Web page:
Genachowski: No Known Ex Parte Violations In Net Neutrality Rulemaking

Said that any conversations before Oct. 22 would not have been subject to disclosure rules
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FCC Chairman Julius Genachowski has told Rep. Darrell Issa
(R-Calif.) that FCC attorneys are not aware of any violations of ex parte rules
concerning any conversations FCC officials may or may not have had with the
administration about its network neutrality rulemaking.

But he also said that any conversations before Oct. 22
would not have been subject to disclosure rules in any event.

Those answers came in a letter dated Feb. 23 but not posted
until March 10 in the FCC's electronic docket, and first reported by Politico's
Brooks Boliek.

Issa had written twice asking about the issue, first on Nov.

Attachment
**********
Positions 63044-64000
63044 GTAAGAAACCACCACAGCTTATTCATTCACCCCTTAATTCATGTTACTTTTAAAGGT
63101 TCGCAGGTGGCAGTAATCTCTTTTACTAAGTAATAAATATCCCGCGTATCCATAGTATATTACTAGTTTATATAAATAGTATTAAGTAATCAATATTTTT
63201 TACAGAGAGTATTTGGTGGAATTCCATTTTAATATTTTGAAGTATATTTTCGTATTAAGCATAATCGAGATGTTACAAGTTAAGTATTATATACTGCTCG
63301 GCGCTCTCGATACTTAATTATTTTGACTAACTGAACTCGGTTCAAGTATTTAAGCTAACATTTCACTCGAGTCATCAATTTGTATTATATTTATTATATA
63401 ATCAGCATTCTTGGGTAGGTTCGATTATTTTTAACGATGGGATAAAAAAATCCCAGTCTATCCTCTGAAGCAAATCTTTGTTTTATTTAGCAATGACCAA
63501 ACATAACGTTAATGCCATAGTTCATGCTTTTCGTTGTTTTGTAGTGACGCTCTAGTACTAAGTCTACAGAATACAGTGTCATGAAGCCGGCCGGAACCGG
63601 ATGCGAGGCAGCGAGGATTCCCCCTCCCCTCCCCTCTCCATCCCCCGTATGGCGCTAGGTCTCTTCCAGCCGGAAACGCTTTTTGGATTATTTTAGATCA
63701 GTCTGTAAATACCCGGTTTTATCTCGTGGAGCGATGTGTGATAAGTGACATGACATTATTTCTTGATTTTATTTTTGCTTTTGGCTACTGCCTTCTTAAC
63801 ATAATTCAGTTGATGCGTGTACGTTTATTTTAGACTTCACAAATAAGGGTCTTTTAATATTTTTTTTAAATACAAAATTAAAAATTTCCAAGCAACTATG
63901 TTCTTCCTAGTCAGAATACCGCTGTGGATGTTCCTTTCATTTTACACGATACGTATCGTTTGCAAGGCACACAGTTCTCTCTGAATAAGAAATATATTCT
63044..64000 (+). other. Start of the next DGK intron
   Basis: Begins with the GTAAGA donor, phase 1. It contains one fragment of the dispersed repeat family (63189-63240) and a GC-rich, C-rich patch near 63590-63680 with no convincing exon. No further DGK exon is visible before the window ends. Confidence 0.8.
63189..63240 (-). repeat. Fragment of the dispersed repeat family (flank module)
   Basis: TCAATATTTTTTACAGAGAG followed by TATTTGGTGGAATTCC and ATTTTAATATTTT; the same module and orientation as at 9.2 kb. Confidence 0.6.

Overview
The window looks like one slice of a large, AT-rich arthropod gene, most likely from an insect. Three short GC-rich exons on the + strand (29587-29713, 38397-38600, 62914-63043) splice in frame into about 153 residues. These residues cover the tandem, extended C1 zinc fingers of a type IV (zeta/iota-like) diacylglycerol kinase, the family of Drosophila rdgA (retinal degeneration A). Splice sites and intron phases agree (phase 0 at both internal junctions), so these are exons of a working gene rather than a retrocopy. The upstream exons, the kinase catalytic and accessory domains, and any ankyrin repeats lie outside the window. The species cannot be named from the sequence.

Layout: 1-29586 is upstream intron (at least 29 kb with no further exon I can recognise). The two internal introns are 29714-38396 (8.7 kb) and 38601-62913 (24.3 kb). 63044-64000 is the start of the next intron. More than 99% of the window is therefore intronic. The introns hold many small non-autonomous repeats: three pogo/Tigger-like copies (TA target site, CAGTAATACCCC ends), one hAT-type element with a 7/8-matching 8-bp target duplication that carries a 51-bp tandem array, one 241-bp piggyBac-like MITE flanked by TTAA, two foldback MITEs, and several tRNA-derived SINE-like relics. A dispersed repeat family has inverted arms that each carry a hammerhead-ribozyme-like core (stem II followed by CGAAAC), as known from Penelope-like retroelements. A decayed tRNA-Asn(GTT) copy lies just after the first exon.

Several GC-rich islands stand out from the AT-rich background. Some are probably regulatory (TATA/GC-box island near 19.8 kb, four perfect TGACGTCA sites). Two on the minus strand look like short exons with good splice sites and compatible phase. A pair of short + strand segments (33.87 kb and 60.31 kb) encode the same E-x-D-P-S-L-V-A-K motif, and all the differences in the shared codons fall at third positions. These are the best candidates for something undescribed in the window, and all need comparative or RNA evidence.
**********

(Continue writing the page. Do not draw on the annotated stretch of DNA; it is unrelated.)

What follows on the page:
13 and again on Dec. 29, citing reports that "Obama administration
officials had knowledge of and potentially contributed to crafting of these
proposed regulations [now approved regulations]."

He also pointed to the fact that on Sept. 21, both the
chairman and the President had separately, and almost simultaneously, announced
the plan to propose net neutrality regs. That, he said, would be a violation of
ex parte rules, which he said would require that coordination to be publicly
disclosed, as well as a "serious breech of the independent proceedings of
the FCC."

The chairman countered that the Communications Act allows
the chairman to represent the commission in meetings with other government
officials and agencies. He also said that the relevant ex parte procedural
disclosure rules generally don't apply until the agency releases a notice of
proposed rulemaking. "In this instance," he said, "consistent
with general agency practice, prior to the release of the Open Internet NPRM on
Oct. 22,2009 the open Internet matter was an "exempt proceeding"
under the ex parte rules. Thus, for example, no disclosure requirements applied
in September 2009."

A spokesperson for Issa had no comment on the congressman's
reaction to the chairman's explanation.

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